"I'm pretty sure the game was based on the first edition of the D&D rules"

    Not the first printing, but first edition in a sense. Early D&D has a tangled publishing history. Pools of Radiance is based on first edition Advanced Dungeons and Dragons from 1976, which is not exactly the same as "D&D Basic" that was meant to clarify the early rules, clean them up and make them easier to understand to non wargaming hobbyists that came to this new hobby with a standard set of preconceptions.

    What is called in modern lingo 'zero version' or OD&D (original d&d) in the form of the occasionally-brilliant, occasionally-baffling three little booklets came out in 1974. A parallel read of OD&D and Advanced Dungeons & Dragons is very enlightening.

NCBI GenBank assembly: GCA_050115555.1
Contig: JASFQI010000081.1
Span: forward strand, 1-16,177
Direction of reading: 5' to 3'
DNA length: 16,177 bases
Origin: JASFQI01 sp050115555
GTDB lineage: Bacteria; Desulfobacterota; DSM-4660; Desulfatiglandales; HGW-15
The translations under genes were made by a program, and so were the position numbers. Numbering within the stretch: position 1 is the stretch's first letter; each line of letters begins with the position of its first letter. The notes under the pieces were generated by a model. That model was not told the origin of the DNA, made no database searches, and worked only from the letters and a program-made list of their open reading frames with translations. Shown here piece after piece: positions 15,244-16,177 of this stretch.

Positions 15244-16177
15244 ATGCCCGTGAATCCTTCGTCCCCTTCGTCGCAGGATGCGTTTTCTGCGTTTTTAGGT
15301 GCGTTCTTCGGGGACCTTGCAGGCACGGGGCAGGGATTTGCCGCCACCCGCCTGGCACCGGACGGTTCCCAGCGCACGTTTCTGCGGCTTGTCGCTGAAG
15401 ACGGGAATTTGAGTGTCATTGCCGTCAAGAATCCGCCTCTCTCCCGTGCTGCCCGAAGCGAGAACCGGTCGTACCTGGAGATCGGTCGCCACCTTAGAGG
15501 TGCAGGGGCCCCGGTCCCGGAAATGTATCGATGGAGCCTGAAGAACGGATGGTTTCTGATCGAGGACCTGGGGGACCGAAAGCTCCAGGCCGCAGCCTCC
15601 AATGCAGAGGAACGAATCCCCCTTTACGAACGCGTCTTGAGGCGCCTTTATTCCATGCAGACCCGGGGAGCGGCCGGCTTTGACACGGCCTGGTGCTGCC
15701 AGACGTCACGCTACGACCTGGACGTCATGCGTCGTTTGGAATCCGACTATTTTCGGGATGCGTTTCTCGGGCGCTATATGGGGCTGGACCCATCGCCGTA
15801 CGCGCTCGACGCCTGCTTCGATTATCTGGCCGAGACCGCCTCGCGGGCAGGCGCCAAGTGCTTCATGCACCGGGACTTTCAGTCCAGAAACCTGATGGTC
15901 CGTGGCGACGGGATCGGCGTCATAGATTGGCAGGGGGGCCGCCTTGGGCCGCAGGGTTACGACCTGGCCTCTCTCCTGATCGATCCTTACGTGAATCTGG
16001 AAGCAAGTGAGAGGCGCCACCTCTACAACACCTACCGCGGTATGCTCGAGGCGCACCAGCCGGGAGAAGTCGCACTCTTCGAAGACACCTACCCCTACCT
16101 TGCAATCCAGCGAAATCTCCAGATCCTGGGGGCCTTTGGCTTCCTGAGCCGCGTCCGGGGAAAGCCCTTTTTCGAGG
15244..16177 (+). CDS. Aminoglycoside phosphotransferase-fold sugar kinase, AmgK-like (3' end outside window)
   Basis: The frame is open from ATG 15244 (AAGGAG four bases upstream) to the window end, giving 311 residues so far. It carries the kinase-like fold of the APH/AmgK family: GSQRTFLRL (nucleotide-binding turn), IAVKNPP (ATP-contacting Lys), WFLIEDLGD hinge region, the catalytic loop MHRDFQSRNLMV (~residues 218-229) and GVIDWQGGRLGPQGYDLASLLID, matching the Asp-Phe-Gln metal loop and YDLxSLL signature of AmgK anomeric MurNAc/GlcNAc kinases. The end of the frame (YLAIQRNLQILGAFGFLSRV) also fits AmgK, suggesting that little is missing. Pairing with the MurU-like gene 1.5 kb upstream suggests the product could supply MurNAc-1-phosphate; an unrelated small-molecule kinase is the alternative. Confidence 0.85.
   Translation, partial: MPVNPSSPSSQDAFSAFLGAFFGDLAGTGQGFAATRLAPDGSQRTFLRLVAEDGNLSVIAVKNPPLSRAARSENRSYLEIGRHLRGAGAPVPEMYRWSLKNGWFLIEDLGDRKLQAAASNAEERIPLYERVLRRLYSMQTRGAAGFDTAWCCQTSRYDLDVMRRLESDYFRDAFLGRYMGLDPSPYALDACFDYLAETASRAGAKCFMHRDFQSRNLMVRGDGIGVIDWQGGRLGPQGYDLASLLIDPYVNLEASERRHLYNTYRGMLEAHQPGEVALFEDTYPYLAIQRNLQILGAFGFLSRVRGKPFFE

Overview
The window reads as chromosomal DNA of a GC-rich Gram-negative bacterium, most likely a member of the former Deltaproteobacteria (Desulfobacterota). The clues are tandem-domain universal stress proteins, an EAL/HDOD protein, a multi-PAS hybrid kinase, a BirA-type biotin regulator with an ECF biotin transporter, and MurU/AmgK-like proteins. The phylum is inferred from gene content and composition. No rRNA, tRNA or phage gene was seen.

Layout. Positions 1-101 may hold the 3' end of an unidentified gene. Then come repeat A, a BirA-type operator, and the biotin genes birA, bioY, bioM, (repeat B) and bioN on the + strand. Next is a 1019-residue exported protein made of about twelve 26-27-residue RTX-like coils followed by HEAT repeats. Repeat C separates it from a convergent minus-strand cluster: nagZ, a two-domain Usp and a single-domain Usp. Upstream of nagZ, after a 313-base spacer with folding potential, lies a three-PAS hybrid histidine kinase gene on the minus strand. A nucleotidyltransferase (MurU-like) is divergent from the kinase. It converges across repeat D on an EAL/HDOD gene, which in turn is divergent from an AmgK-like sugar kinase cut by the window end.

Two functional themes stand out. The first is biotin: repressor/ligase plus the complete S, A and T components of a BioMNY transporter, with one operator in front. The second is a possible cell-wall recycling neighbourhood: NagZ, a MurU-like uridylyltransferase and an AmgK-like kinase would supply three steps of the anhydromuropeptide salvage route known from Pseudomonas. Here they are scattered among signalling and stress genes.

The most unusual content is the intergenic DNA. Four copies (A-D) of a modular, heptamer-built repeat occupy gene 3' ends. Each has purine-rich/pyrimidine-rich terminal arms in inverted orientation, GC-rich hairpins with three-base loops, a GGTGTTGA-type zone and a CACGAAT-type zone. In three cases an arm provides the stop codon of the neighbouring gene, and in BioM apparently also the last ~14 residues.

Further gold box games would cohere with second edition Advanced Dungeons & Dragons, I believe, which was published in 1988, and is the one I grew up with.

    1. Even D&D Basic was a bit muddled, as they published several versions, the 77, 81 and 83. Also, the original set went beyond the three books, as it added Eldritch Wizardry, Blackmoor, Greyhawk and the Deities pamphlet. Which is why it is so hard to actually identify a single set of rules prior to the first AD&D (the one I grew up with), though even there, with proliferating Monster Manuals and additional rule books which eventually got amalgamated into the 2d edition, the first edition was in pretty much in flux 2 or 3 years after it was published as well.

  12. Nice storytelling. I think the excessive(?) gear list is part of the charm of the game, whether people choose to use it or not. I like that they ported the PHB's gear into the game and then let you decide how you wanted to outfit your AD&D party. Despite it not being an optimal choice, sometimes I would use guys outfitted like a halberdier or with a short sword and shield, emulating soldiers from various eras.